An impressive 50 percent of respondents said they were very satisfied with Siri. Another 21 percent said they were satisfied with the iPhone 4S feature. But as enthusiastic as Siri users were about the technology, they appear less keen about it in other applications, most notably in a television set. Only 37 percent of respondents said they would like Siri for their TVs, while 20 percent entirely opposed the idea.
“Siri is clearly a hit among the initial iPhone user base,” John Barrett, director of consumer analytics for Parks Associates, said in a statement.
“However,” he added, “I would have expected more owners to want Siri for their TV set. These are the folks that rushed out to get the new iPhone 4S.”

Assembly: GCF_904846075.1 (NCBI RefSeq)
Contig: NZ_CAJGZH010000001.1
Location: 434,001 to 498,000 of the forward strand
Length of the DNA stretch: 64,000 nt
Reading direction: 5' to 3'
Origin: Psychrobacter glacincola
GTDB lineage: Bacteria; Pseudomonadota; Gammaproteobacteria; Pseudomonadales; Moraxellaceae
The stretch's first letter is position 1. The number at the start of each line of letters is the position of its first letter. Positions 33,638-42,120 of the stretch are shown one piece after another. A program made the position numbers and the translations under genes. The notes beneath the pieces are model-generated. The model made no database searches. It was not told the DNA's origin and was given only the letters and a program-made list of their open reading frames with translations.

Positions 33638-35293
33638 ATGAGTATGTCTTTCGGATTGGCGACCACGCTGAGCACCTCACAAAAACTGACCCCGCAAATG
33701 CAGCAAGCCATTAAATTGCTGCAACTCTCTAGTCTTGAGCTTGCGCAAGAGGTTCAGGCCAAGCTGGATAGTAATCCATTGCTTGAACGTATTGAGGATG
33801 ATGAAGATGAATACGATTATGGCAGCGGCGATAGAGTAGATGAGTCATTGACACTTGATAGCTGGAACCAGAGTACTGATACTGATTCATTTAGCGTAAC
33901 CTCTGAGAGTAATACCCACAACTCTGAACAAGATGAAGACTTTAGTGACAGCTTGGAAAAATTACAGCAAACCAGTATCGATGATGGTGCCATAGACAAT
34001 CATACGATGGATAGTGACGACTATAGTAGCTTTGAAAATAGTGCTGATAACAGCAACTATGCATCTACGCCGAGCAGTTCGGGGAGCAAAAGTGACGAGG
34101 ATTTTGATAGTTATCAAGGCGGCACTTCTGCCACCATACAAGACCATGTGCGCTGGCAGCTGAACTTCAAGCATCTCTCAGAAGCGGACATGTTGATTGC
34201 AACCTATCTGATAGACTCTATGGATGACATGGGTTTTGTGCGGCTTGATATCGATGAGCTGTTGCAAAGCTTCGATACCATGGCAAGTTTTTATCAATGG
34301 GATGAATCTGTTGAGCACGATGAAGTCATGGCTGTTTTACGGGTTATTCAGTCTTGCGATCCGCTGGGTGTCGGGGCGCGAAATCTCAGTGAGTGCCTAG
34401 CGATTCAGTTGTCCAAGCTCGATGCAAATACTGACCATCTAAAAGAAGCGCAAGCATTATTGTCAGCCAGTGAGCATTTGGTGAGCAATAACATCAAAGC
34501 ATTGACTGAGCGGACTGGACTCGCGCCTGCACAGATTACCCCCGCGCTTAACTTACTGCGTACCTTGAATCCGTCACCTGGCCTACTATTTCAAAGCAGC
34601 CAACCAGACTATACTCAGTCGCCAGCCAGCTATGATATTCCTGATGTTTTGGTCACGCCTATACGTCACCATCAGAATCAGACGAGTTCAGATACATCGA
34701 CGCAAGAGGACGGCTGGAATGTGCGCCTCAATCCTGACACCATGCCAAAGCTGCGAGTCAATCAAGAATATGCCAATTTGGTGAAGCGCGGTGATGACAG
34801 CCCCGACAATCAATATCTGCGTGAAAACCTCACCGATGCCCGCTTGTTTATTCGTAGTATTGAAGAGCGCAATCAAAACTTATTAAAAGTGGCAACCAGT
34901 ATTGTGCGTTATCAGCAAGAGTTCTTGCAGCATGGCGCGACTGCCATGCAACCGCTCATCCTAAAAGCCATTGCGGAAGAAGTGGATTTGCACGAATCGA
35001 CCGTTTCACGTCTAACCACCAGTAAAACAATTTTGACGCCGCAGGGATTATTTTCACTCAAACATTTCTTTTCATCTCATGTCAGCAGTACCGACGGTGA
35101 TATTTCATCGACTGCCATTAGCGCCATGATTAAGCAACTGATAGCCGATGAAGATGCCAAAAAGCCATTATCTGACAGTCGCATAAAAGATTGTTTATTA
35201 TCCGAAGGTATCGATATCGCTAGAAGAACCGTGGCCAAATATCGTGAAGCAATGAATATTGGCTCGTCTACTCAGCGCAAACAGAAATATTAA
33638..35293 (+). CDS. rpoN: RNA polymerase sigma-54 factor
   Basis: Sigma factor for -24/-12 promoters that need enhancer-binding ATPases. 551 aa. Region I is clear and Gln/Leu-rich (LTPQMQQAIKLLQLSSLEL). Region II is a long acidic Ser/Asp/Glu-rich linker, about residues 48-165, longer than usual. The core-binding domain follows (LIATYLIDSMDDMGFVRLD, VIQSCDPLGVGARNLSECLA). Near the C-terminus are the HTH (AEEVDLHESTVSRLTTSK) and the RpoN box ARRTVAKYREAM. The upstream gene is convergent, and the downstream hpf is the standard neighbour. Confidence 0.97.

Rumours of an Apple television set have been swirling for months, with prototypes being reported in Canada. A common thread in all the speculation about the TV set is that is will incorporate speech recognition and commands in its interface, so the survey’s results could serve as a warning sign for Apple regarding Siri’s entry into the living room.
“People are expressing some reservations about Siri that could impact its popularity on other platforms,” Barrett observed. “Some said Siri didn’t work well against background noise. Others said it had trouble understanding commands. These problems could be amplified in a noisy living room, where the main TV would be located.”
At least one Siri user has done more than complain about the technology. Frank M. Fazio, of Brooklyn, N.Y., filed a class-action lawsuit against Apple because Siri can’t understand directions, locate nearby stores and often produces incorrect answers.